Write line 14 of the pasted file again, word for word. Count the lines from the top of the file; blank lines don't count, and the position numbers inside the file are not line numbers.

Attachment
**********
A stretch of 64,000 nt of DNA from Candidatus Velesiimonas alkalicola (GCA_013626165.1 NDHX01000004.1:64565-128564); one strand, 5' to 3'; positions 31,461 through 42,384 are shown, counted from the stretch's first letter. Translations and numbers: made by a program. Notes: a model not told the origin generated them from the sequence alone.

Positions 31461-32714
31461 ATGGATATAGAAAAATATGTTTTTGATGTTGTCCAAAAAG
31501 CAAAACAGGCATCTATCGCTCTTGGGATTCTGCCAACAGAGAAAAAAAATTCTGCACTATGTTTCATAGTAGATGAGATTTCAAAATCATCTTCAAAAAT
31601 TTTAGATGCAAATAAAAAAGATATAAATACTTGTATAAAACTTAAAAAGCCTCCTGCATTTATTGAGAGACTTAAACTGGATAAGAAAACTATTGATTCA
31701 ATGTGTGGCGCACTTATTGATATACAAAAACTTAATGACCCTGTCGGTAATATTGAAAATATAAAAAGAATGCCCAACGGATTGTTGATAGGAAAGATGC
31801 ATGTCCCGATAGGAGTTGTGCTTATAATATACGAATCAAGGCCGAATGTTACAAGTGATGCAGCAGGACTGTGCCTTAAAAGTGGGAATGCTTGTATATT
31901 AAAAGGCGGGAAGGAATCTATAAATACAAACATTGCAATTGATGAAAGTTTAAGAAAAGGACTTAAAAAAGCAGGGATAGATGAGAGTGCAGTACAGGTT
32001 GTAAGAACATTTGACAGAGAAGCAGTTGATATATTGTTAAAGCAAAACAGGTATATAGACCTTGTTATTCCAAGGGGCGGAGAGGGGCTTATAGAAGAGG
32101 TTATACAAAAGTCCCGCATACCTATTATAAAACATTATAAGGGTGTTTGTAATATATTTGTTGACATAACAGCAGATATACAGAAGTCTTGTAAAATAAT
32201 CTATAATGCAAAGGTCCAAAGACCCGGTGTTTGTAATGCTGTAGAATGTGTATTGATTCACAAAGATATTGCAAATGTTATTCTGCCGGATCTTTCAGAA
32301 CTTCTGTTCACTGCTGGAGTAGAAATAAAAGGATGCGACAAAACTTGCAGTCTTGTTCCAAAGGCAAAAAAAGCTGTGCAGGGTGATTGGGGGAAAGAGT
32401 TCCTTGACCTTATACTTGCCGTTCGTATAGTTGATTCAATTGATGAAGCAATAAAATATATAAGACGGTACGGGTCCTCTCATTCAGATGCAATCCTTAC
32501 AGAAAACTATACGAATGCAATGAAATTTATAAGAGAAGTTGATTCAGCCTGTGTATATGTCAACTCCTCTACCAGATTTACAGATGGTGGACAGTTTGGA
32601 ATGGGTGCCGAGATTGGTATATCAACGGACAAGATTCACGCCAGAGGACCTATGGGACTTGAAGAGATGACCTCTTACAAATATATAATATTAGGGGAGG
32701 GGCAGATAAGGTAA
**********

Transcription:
32501 AGAAAACTATACGAATGCAATGAAATTTATAAGAGAAGTTGATTCAGCCTGTGTATATGTCAACTCCTCTACCAGATTTACAGATGGTGGACAGTTTGGA